James Foster has been swimming against the current for months, taking ZeroFox public by merging with a special-purpose acquisition company despite the worsening economic conditions. The Nasdaq Stock Exchange listing makes ZeroFox the first cybersecurity company to go public in all of 2022.
Michael Lines is working with ISMG to promote awareness of the need for cyber risk management, and the CyberEdBoard is posting draft chapters from his upcoming book, "Heuristic Risk Management: Be Aware, Get Prepared, Defend Yourself." This chapter - the last in the series - is titled "Building an Effective Defense."
Google will buy cybersecurity firm Mandiant for $5.4 billion, an acquisition Google says will give it new capabilities to respond to cybersecurity threats and bolster its cloud platform. Mandiant will be folded into Google's Cloud Platform.
The ransomware operation known as Alphv - aka BlackCat - appears to be a reboot of the DarkSide group, which rebranded as BlackMatter following serious encryption and victim-selection mistakes. Amid reports that Alphv has disrupted 17 oil terminals in Western Europe, how long until the next rebrand?
It's no surprise that as some ransomware-wielding criminals have been hitting healthcare, pipelines and other sectors that provide critical services, governments have been recasting the risk posed by ransomware not just as a business threat but as an urgent national security concern.
The threats have multiplied, tools have maxed out and the staff lacks capacity for real-time detection, investigation and response. Enter: MDR. John Irvine of eSentire discusses the power of MDR and the role of digital forensics.
Indianapolis, Indiana-based Eskenazi Health has acknowledged that hackers stole some data and posted it on the darkweb after a ransomware attack. But the organization says it's not yet determined if individuals need to be notified because its investigation is still underway.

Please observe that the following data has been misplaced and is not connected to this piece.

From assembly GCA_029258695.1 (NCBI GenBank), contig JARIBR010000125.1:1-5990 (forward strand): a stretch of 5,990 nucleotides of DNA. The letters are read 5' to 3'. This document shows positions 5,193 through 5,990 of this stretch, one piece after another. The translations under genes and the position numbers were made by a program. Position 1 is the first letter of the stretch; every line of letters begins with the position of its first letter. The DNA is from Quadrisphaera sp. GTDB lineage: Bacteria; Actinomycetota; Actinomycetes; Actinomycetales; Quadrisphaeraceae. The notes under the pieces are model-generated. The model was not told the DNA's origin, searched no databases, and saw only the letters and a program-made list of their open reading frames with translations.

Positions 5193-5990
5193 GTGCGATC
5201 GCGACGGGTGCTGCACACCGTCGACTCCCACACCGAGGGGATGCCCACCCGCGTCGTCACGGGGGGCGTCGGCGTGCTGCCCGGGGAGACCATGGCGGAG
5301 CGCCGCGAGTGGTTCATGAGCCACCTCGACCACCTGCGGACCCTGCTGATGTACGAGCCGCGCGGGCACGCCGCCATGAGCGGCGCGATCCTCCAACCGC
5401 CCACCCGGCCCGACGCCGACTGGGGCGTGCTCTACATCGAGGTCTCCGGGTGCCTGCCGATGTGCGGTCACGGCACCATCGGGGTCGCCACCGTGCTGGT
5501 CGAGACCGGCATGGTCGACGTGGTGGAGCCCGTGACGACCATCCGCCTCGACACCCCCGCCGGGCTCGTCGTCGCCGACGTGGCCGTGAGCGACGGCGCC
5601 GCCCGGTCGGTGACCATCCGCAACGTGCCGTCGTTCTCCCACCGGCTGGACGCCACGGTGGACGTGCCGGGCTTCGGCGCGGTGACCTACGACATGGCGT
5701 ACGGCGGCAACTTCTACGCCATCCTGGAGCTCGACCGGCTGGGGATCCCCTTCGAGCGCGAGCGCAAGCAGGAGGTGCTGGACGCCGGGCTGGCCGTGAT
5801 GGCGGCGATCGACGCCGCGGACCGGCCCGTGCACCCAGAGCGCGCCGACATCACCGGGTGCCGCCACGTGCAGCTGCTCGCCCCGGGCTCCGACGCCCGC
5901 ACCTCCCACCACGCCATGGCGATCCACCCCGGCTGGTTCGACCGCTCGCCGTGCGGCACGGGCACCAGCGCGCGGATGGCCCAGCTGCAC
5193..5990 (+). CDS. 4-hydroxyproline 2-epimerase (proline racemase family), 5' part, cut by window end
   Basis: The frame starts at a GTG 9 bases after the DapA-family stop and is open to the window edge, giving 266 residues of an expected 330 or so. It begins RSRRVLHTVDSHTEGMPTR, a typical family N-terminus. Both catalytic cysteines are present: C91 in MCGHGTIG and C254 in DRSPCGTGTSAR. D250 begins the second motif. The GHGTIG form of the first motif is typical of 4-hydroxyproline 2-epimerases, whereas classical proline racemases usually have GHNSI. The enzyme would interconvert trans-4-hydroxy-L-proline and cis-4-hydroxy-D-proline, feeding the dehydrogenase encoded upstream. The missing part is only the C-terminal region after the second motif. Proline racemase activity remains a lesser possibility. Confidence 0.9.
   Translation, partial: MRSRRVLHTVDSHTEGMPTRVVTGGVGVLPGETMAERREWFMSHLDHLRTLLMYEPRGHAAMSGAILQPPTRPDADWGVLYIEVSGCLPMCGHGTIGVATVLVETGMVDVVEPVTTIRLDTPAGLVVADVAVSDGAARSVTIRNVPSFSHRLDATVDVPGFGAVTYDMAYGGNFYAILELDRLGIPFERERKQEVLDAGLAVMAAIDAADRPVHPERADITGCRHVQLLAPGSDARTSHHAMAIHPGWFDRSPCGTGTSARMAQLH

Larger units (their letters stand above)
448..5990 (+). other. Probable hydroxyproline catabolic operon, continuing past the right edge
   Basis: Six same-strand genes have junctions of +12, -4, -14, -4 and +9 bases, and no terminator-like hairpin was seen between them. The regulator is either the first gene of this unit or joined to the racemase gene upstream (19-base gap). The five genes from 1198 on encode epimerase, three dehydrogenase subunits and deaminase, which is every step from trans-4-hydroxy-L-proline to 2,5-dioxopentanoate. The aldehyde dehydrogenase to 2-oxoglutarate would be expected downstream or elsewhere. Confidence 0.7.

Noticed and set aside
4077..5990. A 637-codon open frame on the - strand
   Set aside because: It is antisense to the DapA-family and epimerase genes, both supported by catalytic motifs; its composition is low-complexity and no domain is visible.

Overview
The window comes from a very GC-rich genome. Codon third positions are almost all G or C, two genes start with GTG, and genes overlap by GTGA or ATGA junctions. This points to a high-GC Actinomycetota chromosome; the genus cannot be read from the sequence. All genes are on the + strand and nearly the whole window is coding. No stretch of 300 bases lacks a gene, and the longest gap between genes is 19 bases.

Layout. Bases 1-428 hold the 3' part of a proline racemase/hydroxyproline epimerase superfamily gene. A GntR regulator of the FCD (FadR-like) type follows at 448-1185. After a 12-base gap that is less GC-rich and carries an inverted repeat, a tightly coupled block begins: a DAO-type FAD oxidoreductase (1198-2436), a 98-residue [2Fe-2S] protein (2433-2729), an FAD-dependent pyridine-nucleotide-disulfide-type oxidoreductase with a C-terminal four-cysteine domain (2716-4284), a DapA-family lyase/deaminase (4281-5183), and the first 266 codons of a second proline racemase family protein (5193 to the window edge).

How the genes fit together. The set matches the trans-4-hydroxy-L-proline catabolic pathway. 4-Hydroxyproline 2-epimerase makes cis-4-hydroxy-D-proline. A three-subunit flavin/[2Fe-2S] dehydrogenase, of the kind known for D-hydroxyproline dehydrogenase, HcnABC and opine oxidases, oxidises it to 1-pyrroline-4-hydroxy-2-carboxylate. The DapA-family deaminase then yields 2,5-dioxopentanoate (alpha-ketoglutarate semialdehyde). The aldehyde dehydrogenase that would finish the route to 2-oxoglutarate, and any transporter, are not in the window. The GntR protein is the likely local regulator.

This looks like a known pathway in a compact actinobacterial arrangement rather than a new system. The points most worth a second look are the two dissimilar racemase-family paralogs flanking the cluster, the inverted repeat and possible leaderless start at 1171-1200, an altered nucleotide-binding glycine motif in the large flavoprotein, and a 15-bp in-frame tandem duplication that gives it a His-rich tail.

The latest edition of the ISMG Security Report features an analysis of the cybercrime-as-a-service model and how law enforcement could potentially disrupt it. Also featured: T-Mobile probes a massive data breach; tackling abuse in the workplace.
Nearly three weeks ago, Iran's state railway company was hit with a cyberattack that was disruptive and - somewhat unusually - also playful. Security firm SentinelOne says analyzing the wiper malware involved offers tantalizing clues about the attackers' skills, but no clear attribution.
The Israeli government paid a visit on Wednesday to NSO Group, the company whose spyware is alleged to have been covertly installed on the mobile devices of journalists and activists. The visit comes as Israel faces growing pressure to see if NSO Group's spyware, called Pegasus, has been misused.
Calls are growing for an investigation into how commercial Pegasus spyware developed by Israel's NSO Group gets sold to autocratic governments and used to target journalists, lawyers, human rights advocates and others, with some lawmakers saying "the hacking-for-hire industry must be brought under control."
A cybercrime forum seller advertised "a full dump of the popular DDoS-Guard online service" for sale, but the distributed denial-of-service defense provider, which has a history of defending notorious sites, has dismissed any claim it's been breached. What's the potential risk to its users?